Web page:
One thing that has changed is the attitude of the American business community, which for years provided both the ballast and the jet fuel propelling Sino-American relations. Whenever relations went bad between Washington and Beijing, American businesses could always be counted on to soothe the tensions, particularly with their Republican allies in the US Congress.
No longer. In recent years, American business has increasingly cooled towards China, particularly under Xi. China has repeatedly reneged on promises to liberalise its controlled economy and open it up to more foreign competition. US firms continue to feel disadvantaged, forced to share their technology and blocked entirely from key sectors. And Beijing became more aggressive, raiding the headquarters of foreign companies ostensibly for tax reasons.
An American businessman friend of mine, who has been working in China for three decades, was recently haranguing me about how awful Trump was as president, from his racism and divisiveness to his denigration of longtime foreign allies. Then he paused, looked over his shoulder around the crowded bar and whispered, ‘But I love what Trump is doing to China!’
That attitude is widespread. Even Democrats who loathe Trump believe the time for a reckoning with China was overdue. In many ways, Trump is merely giving voice to long pent up frustration with China as an economic rival that ignores established rules, a belligerent competitor and a malign actor on the international stage.
Since President Richard Nixon’s diplomatic opening in 1972 and through China’s ascension to the World Trade Organization in 2001, the establishment wisdom on China—the so-called Washington consensus—was that as the country engaged with the West and became more prosperous, so too would it become more open and democratic. That was what happened in other authoritarian Asian countries like South Korea and Taiwan, where economic liberalisation created middle classes that eventually fuelled demands for more political openness.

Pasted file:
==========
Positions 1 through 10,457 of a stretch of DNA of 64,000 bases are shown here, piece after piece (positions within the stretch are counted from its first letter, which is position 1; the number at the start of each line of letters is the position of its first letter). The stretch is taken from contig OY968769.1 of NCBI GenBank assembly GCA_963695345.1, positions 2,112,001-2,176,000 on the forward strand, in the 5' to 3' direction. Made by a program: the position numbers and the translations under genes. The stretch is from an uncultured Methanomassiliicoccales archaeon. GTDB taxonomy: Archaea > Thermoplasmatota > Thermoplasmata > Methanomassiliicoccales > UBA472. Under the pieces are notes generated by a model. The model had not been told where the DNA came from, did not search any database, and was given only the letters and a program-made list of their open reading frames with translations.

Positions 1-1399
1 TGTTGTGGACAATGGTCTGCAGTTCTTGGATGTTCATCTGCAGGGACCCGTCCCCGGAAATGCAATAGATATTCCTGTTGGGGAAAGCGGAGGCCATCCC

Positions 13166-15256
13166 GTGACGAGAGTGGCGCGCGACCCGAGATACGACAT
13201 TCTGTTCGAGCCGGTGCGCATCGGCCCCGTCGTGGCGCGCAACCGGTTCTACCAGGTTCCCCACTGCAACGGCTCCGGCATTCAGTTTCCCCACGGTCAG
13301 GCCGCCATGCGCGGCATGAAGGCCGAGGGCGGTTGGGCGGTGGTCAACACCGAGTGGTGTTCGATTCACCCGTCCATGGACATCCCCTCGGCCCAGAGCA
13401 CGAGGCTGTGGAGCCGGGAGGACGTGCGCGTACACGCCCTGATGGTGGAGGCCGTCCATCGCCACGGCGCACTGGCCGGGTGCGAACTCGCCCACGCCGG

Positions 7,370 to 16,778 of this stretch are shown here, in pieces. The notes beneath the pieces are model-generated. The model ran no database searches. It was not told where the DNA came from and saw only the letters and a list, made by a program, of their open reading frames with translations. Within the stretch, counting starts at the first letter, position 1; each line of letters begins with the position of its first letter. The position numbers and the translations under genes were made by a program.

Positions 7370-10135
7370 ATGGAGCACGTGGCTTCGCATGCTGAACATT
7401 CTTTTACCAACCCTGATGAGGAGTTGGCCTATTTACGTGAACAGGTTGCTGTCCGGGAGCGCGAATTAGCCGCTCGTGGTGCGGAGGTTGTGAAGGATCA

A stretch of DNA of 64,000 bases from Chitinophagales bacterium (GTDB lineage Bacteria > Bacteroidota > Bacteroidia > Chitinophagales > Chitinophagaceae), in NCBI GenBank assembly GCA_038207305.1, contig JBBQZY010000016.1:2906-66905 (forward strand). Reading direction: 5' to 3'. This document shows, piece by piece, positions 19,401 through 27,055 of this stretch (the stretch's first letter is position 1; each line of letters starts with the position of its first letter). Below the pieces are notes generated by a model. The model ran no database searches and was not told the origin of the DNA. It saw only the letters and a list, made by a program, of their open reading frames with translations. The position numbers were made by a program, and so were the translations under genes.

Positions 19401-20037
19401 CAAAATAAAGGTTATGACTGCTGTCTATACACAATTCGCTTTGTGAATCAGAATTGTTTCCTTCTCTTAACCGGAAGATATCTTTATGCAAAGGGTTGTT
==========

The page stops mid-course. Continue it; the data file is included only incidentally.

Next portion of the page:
But the theory failed in China. The country did open economically and became enormously prosperous. China in 2010 surpassed Japan as the world’s second largest economy, and now rivals only the United States as an economic power as measured by gross domestic product.
But a wealthier China has also become more repressive. The CCP under Xi has cemented its control, quashing all dissent and creating an alternative political and economic system to rival the West. And China has also become more belligerent militarily, using its navy to enforce its claims in the South China Sea and threatening the self-governing island of Taiwan. Xi’s ‘Made in China 2025’ plan aims to make the country a leader in high technology, artificial intelligence, robotics and clean energy—all at the expense of American primacy.
A Biden–Harris administration, if it comes to pass, would inherit a vast array of overseas challenges, from whether to restart the Iran nuclear deal to how to handle North Korea and the ongoing instability in places like Syria and Yemen. Most of America’s international relations will be easy to repair, as Trump’s term in office would be seen as an unfortunate aberration.
But on dealing with China, a new Democratic team in Washington is likely to find a rare bipartisan consensus for more confrontation. That, more than anything else, might be Trump’s most lasting legacy.
This article by Keith B. Richburg first appeared in The Strategist on August 17, 2020.